1900's. Loaning money might mean you don't get paid back. You might get stuck with a worth much less house.
    2000's. Loaning money means no risk or just some risk of administrative headache as Uncle Sam or Uncle FrED will always cut you a check. Or your favorite uncle depending on your country.

    When the risk was there, the person had to bear more of the risk. Put down more. Now that the risk has been absorbed/transferred to a governing/ruling authority, the person can put down much less. The loaner will not in either case be able to absorb more risk. The loaner has to have that risk underwritten by the government/rulling authority to agree to it/pass it through.

    What is hugely missing in housing price analysis is an understanding of this. The market of 2000-2007 can NOT be compared to the market of today. The two are an apple and an orange. The market of today has an enormous safety net for loaners. Its a whole new system. The prices of housing today are priced in that system. These are not the same houses in terms of a financial investment as they were 10 years ago or 100 years ago.

  23. maxweber21


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    23   7:40am Tue 20 Nov 2012   Share   Quote   Permalink   Like   Dislike  

    BTW, Mumbai was probably heavily underpriced. With India wages about the same as USA wages for the same skilll level, the housing there should be about the same prices as other cities in the world.

  24. Kevin


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    24   8:09am Tue 20 Nov 2012   Share   Quote   Permalink   Like   Dislike  

    maxweber21 says

    BTW, Mumbai was probably heavily underpriced. With India wages about the same as USA wages for the same skilll level, the housing there should be about the same prices as other cities in the world.

    Mumbai has a per capita income of less than $10000. Even the poorest cities in the us are 3 to 4 times that.

  25. VestedInterests


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    25   10:49am Tue 20 Nov 2012   Share   Quote   Permalink   Like (1)   Dislike  

    Las Vegas -> 3 X median income($53,000) is more than enough for a vacancy rate of 15% .

  26. maxweber21


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    26   12:14pm Tue 20 Nov 2012   Share   Quote   Permalink   Like   Dislike  

    Kevin says

    maxweber21 says



    BTW, Mumbai was probably heavily underpriced. With India wages about the same as USA wages for the same skilll level, the housing there should be about the same prices as other cities in the world.


    Mumbai has a per capita income of less than $10000. Even the poorest cities in the us are 3 to 4 times that.

    You can't compare Per Capita agrarian societies to urban societies. E.g. Congo is like $250 per capita. Clearly cash is not a major part of their everyday living. The challenge for India is it really is a third world country with a first world country inside of it. The housing prices in 1st world areas are comparable to the 1st world elsewhere in teh world. So are the pay. E.g. company I worked for before this one was paying $31/hr for India workers with no experience and also $29.99 or less/hr for American workers with 3-5 years experience. Computer programmers. All degreed. Americans typically also had a Masters degree, albeit IS or such.

  27. david1


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    27   1:21pm Tue 20 Nov 2012   Share   Quote   Permalink   Like (1)   Dislike  

    maxweber21 says

    company I worked for before this one was paying $31/hr for India workers with no experience

    Is this a typo? If this is true your old company was paying 2-2.5 times market.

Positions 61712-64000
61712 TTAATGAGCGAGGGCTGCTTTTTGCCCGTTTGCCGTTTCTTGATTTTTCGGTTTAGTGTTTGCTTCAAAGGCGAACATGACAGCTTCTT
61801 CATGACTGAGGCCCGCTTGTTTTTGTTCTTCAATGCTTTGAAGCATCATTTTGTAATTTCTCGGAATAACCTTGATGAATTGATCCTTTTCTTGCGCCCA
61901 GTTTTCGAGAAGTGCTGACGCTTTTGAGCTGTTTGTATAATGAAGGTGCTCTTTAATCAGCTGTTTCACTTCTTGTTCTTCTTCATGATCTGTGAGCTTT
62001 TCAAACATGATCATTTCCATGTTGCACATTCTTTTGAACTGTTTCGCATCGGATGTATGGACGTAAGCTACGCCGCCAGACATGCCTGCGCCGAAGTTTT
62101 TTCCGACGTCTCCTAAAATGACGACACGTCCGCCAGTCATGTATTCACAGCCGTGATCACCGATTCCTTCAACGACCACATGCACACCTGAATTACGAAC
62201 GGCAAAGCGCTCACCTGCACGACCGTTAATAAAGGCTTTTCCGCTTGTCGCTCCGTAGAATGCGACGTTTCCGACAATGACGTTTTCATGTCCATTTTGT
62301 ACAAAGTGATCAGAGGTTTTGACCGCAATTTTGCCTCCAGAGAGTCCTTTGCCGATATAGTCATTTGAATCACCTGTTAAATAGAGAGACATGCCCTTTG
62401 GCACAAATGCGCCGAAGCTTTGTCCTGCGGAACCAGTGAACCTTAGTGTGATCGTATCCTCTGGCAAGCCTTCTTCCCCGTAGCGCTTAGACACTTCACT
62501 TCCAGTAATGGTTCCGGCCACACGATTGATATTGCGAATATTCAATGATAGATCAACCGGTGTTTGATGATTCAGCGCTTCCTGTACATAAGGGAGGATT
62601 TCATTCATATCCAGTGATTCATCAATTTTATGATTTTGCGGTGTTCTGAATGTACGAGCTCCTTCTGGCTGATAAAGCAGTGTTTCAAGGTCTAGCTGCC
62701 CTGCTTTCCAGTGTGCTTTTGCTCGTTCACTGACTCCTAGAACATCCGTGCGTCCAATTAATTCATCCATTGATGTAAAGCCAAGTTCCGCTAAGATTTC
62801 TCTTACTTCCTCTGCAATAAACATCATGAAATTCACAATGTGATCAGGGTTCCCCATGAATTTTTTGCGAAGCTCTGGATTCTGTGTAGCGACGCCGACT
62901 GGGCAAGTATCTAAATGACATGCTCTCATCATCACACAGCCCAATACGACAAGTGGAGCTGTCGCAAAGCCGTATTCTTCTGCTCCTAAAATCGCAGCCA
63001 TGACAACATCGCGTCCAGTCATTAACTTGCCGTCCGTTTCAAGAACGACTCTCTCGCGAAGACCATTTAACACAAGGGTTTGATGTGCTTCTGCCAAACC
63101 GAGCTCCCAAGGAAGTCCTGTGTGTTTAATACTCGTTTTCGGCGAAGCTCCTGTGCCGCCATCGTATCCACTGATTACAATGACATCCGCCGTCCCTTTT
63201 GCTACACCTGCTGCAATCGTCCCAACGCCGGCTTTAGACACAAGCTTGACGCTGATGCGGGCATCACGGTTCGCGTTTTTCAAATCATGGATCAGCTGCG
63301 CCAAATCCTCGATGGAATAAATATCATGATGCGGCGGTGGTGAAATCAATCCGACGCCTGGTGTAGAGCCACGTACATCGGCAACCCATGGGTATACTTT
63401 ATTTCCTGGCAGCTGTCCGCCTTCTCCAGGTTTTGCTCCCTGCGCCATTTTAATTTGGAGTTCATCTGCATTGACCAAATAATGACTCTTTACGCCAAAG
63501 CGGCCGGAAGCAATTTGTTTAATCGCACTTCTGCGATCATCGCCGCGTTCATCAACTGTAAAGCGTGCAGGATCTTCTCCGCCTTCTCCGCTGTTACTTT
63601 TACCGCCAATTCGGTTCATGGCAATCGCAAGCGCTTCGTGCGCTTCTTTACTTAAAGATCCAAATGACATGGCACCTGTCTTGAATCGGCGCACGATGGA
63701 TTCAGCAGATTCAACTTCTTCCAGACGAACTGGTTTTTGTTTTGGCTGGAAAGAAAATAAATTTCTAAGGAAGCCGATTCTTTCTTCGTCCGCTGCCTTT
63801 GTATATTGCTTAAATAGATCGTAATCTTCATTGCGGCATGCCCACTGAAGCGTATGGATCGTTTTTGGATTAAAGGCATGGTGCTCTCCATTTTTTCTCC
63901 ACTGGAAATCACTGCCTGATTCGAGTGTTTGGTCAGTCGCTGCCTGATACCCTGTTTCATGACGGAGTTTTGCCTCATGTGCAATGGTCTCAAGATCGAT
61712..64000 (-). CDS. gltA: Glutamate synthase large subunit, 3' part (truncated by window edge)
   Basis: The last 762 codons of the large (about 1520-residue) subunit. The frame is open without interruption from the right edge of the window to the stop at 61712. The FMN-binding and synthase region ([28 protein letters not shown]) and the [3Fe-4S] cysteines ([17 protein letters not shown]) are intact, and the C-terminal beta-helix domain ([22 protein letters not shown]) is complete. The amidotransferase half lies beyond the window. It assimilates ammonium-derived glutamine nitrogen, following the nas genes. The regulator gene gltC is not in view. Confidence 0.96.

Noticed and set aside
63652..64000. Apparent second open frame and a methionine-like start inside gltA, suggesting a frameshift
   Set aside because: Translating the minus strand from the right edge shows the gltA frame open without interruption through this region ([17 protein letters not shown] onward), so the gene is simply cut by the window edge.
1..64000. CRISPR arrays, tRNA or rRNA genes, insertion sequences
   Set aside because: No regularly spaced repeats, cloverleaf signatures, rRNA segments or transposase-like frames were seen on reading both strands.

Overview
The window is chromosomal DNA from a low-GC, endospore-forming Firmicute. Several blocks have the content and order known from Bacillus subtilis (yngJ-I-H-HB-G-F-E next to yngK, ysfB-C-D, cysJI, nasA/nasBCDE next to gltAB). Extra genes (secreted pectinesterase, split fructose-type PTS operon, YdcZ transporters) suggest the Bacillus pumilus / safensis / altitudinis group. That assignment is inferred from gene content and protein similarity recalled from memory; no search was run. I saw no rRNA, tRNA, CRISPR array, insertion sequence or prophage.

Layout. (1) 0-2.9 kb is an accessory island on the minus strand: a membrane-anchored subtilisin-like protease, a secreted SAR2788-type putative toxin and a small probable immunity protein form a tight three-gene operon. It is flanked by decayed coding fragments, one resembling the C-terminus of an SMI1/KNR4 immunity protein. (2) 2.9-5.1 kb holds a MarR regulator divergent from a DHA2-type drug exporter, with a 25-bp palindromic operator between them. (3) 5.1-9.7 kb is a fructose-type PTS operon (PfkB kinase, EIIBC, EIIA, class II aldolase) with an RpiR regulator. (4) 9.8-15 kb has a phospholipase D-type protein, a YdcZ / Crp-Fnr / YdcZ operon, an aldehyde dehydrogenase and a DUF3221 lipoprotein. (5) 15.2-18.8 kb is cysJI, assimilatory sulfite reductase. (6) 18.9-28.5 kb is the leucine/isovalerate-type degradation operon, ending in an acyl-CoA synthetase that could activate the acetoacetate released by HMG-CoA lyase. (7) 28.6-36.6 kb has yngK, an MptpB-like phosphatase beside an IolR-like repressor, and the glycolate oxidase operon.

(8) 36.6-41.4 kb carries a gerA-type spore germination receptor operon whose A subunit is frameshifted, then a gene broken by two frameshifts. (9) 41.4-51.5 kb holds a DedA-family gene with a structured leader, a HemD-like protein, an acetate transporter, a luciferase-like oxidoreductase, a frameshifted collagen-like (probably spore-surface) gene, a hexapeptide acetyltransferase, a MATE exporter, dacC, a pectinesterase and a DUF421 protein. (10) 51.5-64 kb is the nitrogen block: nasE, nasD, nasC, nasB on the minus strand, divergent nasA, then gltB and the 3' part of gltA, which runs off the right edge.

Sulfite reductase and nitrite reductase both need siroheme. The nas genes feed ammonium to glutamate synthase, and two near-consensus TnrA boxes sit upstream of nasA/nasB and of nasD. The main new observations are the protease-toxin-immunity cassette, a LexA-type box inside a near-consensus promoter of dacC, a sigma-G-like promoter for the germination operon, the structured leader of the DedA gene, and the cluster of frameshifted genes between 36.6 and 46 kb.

Did they go bankrupt or something?

  28. thomaswong.1986


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    28   1:24pm Tue 20 Nov 2012   Share   Quote   Permalink   Like   Dislike  

    Bellingham Bill says

    E-man says

    It's interesting that corporate profit went sideways in Bill Clinton's 2nd term. What changed?

    dunno, 1990s is a total mystery to me really.

    http://en.wikipedia.org/wiki/1997_Asian_financial_crisis

    had something to do with it I would assume.

    There was no hiccup in jobs or wages then:

    http://research.stlouisfed.org/fred2/graph/?g=cWI

    The facts would surprise you of the "hiccups" we had in places like SoCal and SFBA..

  29. Kevin


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    29   3:53am Wed 21 Nov 2012   Share   Quote   Permalink   Like   Dislike  

    maxweber21 says

    You can't compare Per Capita agrarian societies to urban societies. E.g. Congo is like $250 per capita. Clearly cash is not a major part of their everyday living. The challenge for India is it really is a third world country with a first world country inside of it. The housing prices in 1st world areas are comparable to the 1st world elsewhere in teh world. So are the pay. E.g. company I worked for before this one was paying $31/hr for India workers with no experience and also $29.99 or less/hr for American workers with 3-5 years experience. Computer programmers. All degreed. Americans typically also had a Masters degree, albeit IS or such.

    First of all, $31/hr. isn't anywhere close to what a degreed "programmer" in a big US city makes. Interns make more than that.

    Second of all, $31 an hour isn't anywhere remotely close to enough to be buying all of those $million+ apartments.

    But the fact of the matter is that just because some people make a lot more money than other people doesn't mean much. Averages matter. Housing costs can only be as high as people can possibly afford. You can pack a multi-generational family into a one room hovel, but they still have to be able to pay for that hovel somehow.

    Mumbai has a huge unsustainable bubble that makes silicon valley prices look downright rational. Neither incomes nor population growth align with the increase in costs over the last decade. All of those guys working in the US who think that they're "investing" in apartments back home are going to lose their asses.